Before giving the proof of Theorem 1.1, let us roughly explain why (1.9) is only available when H < 1/4 [of course, the same type of argument could also be applied to understand why (1.10) is only available when H < 1/6]. For this purpose, let us first consider the case where B is the standard Brownian motion (i.e., when H= 1/2). By using the independence of increments, we easily compute

E n−1  k=0 h(Bk/n)[n2H(Bk/n)2− 1] = 0 and E n−1  k=0 h(Bk/n)[n2H(Bk/n)2− 1] 2 = 2E n−1  k=0 h2(Bk/n) ≈ 2nE  1 0 h2(Bu) du  .

Although these two facts are of course not sufficient to guarantee that (1.3) holds when κ= 2, they however roughly explain why it is true. Now, let us go back to the general case, that is, the case where B is a fractional Brownian motion of index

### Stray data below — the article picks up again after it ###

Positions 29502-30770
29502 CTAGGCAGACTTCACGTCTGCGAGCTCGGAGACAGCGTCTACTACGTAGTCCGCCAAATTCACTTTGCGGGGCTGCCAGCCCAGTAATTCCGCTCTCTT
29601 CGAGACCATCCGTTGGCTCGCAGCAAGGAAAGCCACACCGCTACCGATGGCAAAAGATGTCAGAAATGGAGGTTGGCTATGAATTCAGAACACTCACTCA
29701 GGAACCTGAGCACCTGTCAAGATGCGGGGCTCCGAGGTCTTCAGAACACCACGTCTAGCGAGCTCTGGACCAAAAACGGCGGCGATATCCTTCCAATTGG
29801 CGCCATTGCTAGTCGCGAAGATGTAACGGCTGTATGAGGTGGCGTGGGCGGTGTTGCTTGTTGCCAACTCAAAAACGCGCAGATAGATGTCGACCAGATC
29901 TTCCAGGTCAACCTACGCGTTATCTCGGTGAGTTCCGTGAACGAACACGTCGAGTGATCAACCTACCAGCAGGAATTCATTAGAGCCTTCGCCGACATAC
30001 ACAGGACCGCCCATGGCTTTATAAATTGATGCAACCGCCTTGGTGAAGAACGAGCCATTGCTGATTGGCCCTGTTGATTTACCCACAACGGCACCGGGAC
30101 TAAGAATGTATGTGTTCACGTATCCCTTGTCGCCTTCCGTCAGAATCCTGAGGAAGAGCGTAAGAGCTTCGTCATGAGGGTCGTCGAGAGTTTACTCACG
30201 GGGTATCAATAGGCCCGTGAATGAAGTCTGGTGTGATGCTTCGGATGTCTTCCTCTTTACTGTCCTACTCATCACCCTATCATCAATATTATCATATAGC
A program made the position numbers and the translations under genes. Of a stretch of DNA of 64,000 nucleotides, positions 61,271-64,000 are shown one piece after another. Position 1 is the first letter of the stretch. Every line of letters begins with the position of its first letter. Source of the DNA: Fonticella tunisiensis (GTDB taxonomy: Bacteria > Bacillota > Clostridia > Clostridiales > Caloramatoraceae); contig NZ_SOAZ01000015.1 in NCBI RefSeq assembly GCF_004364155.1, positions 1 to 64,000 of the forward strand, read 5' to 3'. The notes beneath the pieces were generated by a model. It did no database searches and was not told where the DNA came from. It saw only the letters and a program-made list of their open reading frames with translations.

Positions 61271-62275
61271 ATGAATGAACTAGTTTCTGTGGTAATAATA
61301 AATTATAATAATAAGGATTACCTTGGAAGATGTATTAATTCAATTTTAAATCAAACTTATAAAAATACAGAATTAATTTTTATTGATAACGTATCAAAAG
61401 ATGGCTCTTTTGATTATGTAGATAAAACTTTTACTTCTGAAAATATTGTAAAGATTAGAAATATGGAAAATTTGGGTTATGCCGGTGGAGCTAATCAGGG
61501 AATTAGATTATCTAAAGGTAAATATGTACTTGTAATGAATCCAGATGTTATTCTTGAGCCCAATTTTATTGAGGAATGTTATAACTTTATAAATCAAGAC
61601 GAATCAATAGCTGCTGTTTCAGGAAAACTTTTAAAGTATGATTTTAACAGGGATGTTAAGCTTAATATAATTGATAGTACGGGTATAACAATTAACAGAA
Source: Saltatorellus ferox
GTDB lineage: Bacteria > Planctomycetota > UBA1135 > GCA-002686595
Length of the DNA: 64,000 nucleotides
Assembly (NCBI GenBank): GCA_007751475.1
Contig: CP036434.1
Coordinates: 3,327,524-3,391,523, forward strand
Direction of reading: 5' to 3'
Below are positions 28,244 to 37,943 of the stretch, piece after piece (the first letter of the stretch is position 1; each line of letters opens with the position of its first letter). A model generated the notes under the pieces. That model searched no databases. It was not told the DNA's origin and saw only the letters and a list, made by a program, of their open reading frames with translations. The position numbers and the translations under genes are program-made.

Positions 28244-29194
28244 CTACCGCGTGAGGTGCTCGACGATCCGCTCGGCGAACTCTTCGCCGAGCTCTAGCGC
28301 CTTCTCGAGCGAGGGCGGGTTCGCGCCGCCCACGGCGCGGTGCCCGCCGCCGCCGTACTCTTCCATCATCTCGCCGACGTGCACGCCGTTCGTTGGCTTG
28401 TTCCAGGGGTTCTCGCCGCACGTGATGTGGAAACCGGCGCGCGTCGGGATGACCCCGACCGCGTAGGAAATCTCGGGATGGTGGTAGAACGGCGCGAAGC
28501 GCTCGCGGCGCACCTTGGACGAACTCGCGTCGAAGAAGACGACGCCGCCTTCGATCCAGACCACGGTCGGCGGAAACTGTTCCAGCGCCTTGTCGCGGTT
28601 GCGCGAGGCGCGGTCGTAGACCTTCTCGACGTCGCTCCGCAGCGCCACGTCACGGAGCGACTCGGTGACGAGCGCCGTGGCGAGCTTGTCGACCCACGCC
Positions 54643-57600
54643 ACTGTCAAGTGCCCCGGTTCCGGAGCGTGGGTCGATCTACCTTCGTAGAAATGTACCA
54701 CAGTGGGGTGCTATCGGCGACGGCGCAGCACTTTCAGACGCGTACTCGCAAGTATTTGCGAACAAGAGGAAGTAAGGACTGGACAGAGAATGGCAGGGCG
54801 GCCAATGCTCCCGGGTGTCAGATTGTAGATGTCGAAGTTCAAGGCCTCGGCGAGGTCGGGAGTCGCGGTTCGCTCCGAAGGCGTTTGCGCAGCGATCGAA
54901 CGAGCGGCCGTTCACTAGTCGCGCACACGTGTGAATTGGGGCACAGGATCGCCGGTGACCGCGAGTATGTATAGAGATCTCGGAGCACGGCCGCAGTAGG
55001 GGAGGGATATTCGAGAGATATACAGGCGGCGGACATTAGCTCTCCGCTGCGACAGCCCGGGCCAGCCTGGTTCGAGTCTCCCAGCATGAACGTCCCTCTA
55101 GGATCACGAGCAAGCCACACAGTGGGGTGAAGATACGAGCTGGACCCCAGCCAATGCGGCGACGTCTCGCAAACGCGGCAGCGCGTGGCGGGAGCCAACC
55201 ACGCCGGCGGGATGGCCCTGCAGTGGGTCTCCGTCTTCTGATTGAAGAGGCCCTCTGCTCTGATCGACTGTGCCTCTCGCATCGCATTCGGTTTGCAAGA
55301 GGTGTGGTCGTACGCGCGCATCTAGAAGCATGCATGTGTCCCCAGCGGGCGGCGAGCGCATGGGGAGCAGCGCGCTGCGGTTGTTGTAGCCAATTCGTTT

(5)

and, when H∈ (0, 1/4): E n−1  k=0 h(Bk/n)[n2H(Bk/n)2− 1] 2 ≈ 1 16n−4H n−1 k,=0 E[h (Bk/n)h (B/n)] ≈ 1 16n 2−4HE   [0,1]2h (B u)h (Bv) du dv  .

This explains the convergence (1.9). At the opposite, when H ∈ (1/4, 1/2), one can prove that

E n−1  k=0 h(Bk/n)[n2H(Bk/n)2− 1] 2 ≈ σ2 HnE  1 0 h 2(B u) du  .

Thus, when H ∈ (1/4, 1/2), the quantity nk=0−1h(Bk/n)[n2H(Bk/n)2− 1] be-haves as in the standard Brownian motion case, at least for the first- and second-order moments. In particular, one can expect that the following convergence holds when H∈ (1/4, 1/2): as n → ∞, 1 √ n n−1 k=0 h(Bk/n)[n2H(Bk/n)2− 1] Law −→ σH  1 0 h(Bs) dWs, (1.11)

with W a standard Brownian motion independent of B. In fact, in the sequel of the present paper, which is a joint work with Nualart and Tudor , we show that (1.11) is true and we also investigate the case where H ≥ 3/4.